373254 On-Demand Immobilization of C. elegans Based on Photothermal Phase Transition of Pluronics

Wednesday, November 19, 2014
Galleria Exhibit Hall (Hilton Atlanta)
Hyundoo Hwang1, Jan Krajniak1, Yohei Matsunaga2, Guy Benian2 and Hang Lu1, (1)School of Chemical and Biomolecular Engineering, Georgia Institute of Technology, Atlanta, GA, (2)Emory University, Atlanta, GA

Caenorhabditis elegans (C. elegans) is a great multicellular model organism for biological studies including genetics, neuroscience, and developmental biology. Immobilization of this transparent and actively-moving nematode is an essential step for high-resolution imaging and analysis. Typically, C. elegans is immobilized by anesthetizing or gluing on an agar pad, but these methods are laborious and low-throughput as well as not compatible with physiological processes. Here we report development of a novel worm immobilization technique based on optical control of sol-gel transition of the thermo-sensitive Pluronic block copolymer. Since the Pluronic gel becomes stiff enough to prevent even minute movement only with small increase in temperature, the worms could be fully immobilized under normal physiological conditions (~ 26°C). In addition, the critical temperature for the gelation can be easily adjusted by changing the concentration of the solution. Here we applied a photoabsorbing layer to make the optical-to-thermal energy transfer as efficient as possible, leading to a simple, versatile, and biocompatible immobilization of C. elegans by light exposure. With a white light from a halogen lamp, the temperature of the Pluronic gel approaches to a steady state within 1 min and ΔT ~ 5°C, which is enough to induce gelation, leading to complete immobilization of the worms. This novel worm immobilization technology also allows us on-demand selective immobilization of a specific worm on a conventional microscopy integrated with a liquid crystal display. Using this technology, we could successfully observe the development of D motor neurons in C. elegans. In addition, we applied this immobilization technology for transgenesis of C. elegans via microinjection of DNA. We expect this technology to open a new avenue for long-term live imaging of these small animals for monitoring the development of in vivo cellular networks as well as for development of an automated microinjection system.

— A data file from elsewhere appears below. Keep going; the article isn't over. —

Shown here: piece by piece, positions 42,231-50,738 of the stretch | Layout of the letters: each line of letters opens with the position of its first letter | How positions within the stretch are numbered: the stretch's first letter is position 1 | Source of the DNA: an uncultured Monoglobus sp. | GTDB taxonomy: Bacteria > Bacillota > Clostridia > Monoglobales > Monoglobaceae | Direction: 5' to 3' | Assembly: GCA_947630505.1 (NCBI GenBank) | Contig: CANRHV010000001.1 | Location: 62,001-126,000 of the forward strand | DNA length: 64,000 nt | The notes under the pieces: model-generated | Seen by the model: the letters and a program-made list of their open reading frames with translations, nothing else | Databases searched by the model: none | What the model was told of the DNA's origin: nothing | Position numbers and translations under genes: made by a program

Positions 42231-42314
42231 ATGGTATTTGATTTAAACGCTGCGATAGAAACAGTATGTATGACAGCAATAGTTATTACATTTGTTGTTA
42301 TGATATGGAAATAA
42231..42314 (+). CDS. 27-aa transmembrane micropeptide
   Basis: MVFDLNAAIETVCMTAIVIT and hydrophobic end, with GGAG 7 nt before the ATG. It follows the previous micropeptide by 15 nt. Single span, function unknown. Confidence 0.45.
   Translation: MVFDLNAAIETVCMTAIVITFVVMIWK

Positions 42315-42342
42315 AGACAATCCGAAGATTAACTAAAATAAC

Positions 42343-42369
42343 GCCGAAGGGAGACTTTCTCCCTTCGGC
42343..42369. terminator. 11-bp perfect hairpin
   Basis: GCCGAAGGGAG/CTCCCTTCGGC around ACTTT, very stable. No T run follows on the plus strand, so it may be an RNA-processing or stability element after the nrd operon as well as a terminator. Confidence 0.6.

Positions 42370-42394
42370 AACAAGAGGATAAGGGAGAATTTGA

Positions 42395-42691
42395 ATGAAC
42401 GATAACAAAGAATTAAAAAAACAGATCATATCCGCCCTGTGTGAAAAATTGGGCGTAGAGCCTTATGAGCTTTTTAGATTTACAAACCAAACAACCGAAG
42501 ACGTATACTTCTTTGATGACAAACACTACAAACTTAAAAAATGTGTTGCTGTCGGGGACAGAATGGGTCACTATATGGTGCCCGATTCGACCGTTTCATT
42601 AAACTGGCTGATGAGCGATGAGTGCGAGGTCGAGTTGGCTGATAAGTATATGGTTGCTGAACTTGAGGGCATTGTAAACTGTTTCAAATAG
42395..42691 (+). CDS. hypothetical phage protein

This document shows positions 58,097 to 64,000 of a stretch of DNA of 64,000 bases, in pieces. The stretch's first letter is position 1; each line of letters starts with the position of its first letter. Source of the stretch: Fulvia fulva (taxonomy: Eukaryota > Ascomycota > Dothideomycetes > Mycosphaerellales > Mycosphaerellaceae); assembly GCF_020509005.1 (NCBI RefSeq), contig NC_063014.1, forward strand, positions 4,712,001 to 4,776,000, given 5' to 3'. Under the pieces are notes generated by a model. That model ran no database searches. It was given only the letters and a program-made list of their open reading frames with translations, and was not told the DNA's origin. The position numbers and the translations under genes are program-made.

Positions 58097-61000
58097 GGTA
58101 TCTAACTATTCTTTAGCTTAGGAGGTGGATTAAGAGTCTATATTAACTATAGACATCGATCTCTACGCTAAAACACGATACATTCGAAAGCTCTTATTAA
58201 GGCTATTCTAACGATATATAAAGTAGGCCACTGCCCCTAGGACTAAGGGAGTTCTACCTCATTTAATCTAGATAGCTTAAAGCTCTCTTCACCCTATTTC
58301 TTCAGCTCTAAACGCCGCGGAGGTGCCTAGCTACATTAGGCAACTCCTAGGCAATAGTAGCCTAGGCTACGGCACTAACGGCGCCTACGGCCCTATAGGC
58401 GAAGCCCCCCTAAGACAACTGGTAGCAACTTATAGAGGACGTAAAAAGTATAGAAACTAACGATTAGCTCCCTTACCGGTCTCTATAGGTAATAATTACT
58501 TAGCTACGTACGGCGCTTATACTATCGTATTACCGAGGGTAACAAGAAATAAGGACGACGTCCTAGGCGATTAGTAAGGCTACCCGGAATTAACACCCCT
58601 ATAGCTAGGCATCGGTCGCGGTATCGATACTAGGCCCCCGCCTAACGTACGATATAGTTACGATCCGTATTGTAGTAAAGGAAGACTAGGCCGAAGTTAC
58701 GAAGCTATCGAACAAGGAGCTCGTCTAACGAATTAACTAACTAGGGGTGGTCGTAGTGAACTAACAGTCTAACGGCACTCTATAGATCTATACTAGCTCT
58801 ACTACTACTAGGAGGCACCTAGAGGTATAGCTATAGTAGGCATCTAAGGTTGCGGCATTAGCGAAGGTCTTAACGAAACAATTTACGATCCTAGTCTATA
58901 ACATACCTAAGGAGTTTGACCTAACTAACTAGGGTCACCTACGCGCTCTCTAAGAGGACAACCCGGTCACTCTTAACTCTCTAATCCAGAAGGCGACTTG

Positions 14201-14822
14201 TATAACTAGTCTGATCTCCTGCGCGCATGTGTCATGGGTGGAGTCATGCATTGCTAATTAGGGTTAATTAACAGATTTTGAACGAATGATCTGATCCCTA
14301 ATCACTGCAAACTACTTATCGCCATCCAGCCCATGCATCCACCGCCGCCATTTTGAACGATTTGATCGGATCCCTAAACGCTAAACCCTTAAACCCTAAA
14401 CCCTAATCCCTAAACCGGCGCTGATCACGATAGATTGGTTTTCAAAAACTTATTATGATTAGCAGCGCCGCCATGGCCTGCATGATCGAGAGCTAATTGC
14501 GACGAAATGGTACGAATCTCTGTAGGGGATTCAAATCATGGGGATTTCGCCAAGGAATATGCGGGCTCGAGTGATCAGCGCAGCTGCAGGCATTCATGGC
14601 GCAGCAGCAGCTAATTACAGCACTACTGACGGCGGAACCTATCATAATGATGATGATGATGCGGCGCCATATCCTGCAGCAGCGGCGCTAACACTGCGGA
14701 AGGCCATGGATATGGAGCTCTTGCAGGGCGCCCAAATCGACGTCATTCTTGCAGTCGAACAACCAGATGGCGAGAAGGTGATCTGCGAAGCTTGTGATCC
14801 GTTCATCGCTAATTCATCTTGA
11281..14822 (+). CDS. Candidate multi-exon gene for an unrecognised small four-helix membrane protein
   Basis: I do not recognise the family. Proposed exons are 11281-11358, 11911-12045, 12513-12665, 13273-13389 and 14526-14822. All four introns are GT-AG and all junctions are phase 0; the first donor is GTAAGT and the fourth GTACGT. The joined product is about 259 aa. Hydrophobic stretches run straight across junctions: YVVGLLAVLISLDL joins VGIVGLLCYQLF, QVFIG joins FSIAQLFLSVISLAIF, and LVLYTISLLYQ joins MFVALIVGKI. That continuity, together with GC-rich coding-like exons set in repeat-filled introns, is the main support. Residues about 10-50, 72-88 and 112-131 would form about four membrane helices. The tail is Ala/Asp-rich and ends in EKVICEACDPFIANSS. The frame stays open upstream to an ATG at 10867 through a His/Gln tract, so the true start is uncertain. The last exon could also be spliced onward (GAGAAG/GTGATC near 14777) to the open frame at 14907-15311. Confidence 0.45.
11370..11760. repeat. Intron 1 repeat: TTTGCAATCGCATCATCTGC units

Extended Abstract: File Not Uploaded